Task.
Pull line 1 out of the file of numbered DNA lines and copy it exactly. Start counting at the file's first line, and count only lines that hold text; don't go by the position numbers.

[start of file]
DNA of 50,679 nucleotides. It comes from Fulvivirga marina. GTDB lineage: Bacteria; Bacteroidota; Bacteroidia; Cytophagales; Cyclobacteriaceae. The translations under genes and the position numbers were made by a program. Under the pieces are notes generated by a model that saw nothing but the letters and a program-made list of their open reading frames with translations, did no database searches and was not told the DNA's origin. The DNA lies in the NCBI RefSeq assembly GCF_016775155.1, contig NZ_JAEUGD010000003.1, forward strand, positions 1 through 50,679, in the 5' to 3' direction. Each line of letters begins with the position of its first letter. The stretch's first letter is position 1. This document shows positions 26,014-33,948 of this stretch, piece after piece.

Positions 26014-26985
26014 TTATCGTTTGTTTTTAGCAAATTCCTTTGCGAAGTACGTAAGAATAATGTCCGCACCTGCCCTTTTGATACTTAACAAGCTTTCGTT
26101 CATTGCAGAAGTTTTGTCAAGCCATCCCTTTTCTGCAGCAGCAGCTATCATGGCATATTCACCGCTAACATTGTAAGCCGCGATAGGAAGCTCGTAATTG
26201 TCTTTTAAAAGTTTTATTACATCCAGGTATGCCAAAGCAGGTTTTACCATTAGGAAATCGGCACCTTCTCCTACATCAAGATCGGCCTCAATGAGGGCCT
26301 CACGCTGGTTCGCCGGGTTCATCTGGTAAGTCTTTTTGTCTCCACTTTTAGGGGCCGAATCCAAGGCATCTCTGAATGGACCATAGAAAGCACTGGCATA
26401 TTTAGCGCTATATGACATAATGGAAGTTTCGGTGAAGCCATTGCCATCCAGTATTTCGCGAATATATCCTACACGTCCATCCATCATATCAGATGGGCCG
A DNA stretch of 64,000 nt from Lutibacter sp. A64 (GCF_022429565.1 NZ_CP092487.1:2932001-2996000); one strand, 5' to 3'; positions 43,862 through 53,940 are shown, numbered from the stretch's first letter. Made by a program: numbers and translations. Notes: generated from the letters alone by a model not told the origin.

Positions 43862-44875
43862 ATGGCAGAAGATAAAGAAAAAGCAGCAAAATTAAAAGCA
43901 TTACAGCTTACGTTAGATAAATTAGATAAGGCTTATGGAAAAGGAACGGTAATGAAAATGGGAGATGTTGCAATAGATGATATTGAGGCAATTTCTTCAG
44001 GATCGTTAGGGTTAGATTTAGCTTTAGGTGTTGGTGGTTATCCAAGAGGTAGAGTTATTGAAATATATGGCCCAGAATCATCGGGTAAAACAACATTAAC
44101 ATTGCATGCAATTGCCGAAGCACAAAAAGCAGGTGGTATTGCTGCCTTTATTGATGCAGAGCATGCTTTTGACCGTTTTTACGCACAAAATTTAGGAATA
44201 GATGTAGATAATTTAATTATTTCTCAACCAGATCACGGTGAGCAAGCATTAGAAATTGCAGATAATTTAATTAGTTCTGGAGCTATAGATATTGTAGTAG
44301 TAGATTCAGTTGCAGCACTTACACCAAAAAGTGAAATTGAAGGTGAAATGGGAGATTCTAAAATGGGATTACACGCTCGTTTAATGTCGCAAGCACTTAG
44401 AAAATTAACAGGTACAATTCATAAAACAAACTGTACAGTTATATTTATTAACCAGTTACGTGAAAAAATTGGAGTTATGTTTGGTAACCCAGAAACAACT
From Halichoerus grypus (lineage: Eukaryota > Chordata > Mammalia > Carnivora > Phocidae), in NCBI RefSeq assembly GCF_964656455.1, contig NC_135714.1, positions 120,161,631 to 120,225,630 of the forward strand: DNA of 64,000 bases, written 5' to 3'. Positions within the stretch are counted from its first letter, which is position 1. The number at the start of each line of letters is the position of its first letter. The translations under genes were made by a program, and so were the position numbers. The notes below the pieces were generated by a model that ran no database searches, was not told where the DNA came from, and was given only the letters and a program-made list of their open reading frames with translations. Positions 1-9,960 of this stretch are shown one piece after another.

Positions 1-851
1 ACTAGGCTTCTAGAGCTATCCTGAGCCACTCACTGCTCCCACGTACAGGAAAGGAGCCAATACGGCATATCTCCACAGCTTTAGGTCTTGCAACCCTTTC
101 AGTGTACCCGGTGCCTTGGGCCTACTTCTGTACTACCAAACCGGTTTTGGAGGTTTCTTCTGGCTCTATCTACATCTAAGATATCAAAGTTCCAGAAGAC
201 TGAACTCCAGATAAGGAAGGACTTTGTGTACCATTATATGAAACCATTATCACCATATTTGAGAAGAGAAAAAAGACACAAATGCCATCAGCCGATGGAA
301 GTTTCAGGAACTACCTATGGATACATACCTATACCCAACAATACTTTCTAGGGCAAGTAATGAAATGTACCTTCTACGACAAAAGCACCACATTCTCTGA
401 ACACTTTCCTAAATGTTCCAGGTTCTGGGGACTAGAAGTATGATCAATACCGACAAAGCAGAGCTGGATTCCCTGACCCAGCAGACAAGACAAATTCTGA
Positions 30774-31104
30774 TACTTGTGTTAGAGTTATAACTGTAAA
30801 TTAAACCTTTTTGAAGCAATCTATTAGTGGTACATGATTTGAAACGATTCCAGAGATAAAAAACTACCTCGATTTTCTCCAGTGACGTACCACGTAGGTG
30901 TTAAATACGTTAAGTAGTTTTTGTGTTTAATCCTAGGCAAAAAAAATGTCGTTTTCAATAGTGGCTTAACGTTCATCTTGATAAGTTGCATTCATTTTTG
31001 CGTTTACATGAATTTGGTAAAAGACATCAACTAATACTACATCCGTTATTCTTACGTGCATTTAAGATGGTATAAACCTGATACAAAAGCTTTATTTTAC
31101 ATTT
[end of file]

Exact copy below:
DNA of 50,679 nucleotides. It comes from Fulvivirga marina. GTDB lineage: Bacteria; Bacteroidota; Bacteroidia; Cytophagales; Cyclobacteriaceae. The translations under genes and the position numbers were made by a program. Under the pieces are notes generated by a model that saw nothing but the letters and a program-made list of their open reading frames with translations, did no database searches and was not told the DNA's origin. The DNA lies in the NCBI RefSeq assembly GCF_016775155.1, contig NZ_JAEUGD010000003.1, forward strand, positions 1 through 50,679, in the 5' to 3' direction. Each line of letters begins with the position of its first letter. The stretch's first letter is position 1. This document shows positions 26,014-33,948 of this stretch, piece after piece.